The science, history, philosophy, and mythology of how and why we see the way we do.
We spend about one-tenth of our waking hours completely blind. Only one percent of what we see is in focus at any one time. There is no direct fossil evidence for the evolution of the eye. In graceful, accessible prose, novelist and science writer Simon Ings sets out to solve these and other mysteries of seeing.A Natural History of Seeing delves into both the evolution of sight and the evolution of our understanding of sight. It gives us the natural sciencethe physics of light and the biology of animals and humans alikewhile also addressing Leonardo's theories of perception in painting and Homer's confused and strangely limited sense of color. Panoramic in every sense, it reaches back to the first seers (and to ancient beliefs that vision is the product of mysterious optic rays) and forward to the promise of modern experiments in making robots that see.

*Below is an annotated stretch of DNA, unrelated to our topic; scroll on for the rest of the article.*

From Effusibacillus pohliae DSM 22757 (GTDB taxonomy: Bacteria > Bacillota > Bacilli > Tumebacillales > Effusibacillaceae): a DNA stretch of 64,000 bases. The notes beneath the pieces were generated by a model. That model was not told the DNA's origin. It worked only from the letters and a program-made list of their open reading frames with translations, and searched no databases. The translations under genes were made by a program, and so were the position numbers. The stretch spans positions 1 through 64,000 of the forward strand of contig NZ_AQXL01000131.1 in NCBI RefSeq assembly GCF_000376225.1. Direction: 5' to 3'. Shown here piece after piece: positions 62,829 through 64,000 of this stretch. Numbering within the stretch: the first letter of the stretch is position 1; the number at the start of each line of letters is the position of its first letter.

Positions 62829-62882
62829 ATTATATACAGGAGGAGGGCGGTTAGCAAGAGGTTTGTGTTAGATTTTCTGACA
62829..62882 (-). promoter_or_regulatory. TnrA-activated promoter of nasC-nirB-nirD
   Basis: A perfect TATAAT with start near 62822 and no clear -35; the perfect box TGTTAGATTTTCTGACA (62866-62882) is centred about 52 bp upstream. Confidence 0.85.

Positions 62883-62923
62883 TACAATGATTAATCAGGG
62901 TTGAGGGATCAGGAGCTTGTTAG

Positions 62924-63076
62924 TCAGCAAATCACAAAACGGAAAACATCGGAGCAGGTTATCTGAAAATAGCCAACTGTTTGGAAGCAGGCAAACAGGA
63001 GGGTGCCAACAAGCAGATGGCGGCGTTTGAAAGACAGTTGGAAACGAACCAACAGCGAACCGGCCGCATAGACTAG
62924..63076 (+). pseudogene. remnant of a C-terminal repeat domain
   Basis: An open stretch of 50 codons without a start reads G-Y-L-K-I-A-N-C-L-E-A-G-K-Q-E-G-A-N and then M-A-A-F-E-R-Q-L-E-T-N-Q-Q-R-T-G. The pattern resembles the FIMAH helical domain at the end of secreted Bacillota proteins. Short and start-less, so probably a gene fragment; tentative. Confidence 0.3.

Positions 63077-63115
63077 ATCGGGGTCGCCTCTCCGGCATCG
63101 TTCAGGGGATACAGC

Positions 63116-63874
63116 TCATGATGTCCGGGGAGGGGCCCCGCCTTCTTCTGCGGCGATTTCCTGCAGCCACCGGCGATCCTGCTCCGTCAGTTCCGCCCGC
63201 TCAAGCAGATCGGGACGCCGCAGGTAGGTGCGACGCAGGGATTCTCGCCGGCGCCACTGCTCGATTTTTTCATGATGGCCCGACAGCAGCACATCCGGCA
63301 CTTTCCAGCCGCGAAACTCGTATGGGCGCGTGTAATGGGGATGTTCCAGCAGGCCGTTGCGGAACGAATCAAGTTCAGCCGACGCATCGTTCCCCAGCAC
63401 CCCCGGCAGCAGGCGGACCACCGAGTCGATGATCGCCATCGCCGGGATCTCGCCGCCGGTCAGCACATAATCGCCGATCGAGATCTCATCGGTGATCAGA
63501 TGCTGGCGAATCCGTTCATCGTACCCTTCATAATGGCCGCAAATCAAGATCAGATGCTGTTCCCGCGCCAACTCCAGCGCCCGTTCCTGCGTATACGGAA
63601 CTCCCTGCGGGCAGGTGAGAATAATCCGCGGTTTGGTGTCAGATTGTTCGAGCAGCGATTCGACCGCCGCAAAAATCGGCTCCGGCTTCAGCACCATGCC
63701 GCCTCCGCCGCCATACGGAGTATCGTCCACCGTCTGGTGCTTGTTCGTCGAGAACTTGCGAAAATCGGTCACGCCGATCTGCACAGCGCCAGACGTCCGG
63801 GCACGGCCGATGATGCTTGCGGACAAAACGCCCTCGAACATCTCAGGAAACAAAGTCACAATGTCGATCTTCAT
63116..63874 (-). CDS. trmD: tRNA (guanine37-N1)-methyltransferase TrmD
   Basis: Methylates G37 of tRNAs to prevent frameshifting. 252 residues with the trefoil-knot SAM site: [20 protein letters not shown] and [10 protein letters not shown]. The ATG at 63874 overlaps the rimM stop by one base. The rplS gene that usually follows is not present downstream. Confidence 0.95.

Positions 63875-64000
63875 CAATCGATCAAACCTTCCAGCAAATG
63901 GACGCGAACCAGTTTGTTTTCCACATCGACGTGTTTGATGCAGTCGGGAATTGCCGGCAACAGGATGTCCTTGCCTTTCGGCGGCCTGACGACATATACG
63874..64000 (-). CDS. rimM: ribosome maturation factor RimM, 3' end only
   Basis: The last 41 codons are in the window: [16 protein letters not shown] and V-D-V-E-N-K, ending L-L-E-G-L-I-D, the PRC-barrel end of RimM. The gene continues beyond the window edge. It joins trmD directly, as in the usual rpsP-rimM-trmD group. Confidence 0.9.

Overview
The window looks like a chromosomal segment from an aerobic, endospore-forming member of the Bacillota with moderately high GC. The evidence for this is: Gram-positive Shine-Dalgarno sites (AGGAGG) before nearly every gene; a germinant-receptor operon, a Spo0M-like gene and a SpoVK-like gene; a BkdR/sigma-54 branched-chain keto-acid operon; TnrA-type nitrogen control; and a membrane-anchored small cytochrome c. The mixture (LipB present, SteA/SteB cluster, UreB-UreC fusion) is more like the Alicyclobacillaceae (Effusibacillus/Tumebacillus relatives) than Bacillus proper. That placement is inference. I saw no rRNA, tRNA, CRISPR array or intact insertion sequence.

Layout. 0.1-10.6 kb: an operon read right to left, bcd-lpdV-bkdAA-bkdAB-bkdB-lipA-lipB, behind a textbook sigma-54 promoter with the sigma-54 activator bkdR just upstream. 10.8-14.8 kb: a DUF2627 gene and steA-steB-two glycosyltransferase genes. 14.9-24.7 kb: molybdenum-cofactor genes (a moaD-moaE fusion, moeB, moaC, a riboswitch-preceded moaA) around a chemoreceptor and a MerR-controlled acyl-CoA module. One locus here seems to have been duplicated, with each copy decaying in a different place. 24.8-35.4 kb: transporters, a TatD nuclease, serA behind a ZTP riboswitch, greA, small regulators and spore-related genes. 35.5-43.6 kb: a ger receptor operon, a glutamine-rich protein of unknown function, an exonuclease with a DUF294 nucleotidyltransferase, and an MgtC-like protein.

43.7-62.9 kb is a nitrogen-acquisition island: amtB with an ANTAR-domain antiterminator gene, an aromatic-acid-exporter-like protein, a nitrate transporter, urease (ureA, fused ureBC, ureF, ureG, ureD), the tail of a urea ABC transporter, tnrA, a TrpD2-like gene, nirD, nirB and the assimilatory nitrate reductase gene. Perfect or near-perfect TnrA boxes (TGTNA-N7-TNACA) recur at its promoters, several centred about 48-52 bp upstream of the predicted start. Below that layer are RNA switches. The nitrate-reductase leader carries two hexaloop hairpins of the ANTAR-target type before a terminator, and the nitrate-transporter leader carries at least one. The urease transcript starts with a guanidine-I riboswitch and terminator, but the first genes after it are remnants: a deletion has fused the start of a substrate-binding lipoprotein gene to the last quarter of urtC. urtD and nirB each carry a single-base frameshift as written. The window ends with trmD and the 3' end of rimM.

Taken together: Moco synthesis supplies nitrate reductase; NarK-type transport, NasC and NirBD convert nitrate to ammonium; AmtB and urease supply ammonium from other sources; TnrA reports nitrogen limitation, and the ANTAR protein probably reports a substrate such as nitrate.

|Publisher:||Norton, W. W. & Company, Inc.|
|Product dimensions:||5.80(w) x 8.40(h) x 1.20(d)|
About the Author
Simon Ings's most recent novel is The Weight of Numbers. His science features and interviews have appeared in magazines as diverse as New Scientist, Wired, and Dazed and Confused. Ings lives in London.
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